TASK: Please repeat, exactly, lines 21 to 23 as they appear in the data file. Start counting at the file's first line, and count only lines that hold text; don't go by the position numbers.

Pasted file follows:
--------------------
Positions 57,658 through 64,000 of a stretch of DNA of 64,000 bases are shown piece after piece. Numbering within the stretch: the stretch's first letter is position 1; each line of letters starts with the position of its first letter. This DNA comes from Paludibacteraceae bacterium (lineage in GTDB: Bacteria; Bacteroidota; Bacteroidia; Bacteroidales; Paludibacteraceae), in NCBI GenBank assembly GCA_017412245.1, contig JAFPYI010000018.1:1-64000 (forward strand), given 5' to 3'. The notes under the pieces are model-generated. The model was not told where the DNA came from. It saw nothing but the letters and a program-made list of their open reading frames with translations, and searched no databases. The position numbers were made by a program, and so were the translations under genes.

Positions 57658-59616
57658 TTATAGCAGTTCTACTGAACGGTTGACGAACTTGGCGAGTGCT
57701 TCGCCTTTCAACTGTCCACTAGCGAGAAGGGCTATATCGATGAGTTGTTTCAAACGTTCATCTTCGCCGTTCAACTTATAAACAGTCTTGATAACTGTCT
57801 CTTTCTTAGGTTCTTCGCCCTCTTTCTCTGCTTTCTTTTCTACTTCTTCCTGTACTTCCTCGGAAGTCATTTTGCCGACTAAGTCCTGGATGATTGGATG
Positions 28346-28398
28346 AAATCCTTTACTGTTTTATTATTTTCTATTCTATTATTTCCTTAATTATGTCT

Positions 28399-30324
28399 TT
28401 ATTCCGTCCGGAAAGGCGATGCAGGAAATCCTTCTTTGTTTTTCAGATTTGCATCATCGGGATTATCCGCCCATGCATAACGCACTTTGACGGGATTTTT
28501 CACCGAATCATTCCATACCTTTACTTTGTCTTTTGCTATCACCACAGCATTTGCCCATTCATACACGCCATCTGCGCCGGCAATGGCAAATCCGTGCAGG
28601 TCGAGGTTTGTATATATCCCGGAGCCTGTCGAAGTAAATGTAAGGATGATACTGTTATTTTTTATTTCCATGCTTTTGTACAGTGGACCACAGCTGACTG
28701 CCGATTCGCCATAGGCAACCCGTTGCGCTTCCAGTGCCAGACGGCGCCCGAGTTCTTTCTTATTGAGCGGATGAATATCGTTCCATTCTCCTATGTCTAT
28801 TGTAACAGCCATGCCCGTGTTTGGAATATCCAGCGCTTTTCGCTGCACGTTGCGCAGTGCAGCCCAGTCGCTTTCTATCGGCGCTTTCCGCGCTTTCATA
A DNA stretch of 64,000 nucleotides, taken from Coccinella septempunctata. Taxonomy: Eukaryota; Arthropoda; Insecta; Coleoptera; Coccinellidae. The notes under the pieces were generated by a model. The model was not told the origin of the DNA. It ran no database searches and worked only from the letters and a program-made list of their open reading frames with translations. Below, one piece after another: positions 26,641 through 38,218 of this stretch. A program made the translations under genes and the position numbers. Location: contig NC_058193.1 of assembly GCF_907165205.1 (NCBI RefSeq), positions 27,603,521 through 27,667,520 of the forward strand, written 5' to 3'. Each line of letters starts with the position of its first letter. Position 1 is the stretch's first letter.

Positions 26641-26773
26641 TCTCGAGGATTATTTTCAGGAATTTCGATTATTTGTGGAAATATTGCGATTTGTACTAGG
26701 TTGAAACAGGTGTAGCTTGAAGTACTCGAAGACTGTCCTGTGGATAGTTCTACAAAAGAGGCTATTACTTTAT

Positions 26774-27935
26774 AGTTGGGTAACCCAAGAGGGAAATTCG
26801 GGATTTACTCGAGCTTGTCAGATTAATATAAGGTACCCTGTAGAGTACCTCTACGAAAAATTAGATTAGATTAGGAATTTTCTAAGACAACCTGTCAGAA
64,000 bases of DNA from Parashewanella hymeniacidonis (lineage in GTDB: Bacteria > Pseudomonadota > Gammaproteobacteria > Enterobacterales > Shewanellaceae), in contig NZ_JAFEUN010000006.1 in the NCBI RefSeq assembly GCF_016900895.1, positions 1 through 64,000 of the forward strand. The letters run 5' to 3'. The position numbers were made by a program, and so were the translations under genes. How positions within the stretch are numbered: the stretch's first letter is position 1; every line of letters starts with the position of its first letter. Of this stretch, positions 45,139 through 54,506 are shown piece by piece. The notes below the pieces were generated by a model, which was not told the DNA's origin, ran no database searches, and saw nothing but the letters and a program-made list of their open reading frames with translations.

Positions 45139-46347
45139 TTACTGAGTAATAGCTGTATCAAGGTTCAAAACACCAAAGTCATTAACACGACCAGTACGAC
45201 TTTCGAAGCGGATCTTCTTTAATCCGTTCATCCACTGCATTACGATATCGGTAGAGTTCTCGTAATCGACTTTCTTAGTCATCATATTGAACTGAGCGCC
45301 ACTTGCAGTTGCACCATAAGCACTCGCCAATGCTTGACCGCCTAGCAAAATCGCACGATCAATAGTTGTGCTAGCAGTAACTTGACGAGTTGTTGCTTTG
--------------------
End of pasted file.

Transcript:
26801 GGATTTACTCGAGCTTGTCAGATTAATATAAGGTACCCTGTAGAGTACCTCTACGAAAAATTAGATTAGATTAGGAATTTTCTAAGACAACCTGTCAGAA
64,000 bases of DNA from Parashewanella hymeniacidonis (lineage in GTDB: Bacteria > Pseudomonadota > Gammaproteobacteria > Enterobacterales > Shewanellaceae), in contig NZ_JAFEUN010000006.1 in the NCBI RefSeq assembly GCF_016900895.1, positions 1 through 64,000 of the forward strand. The letters run 5' to 3'. The position numbers were made by a program, and so were the translations under genes. How positions within the stretch are numbered: the stretch's first letter is position 1; every line of letters starts with the position of its first letter. Of this stretch, positions 45,139 through 54,506 are shown piece by piece. The notes below the pieces were generated by a model, which was not told the DNA's origin, ran no database searches, and saw nothing but the letters and a program-made list of their open reading frames with translations.

Positions 45139-46347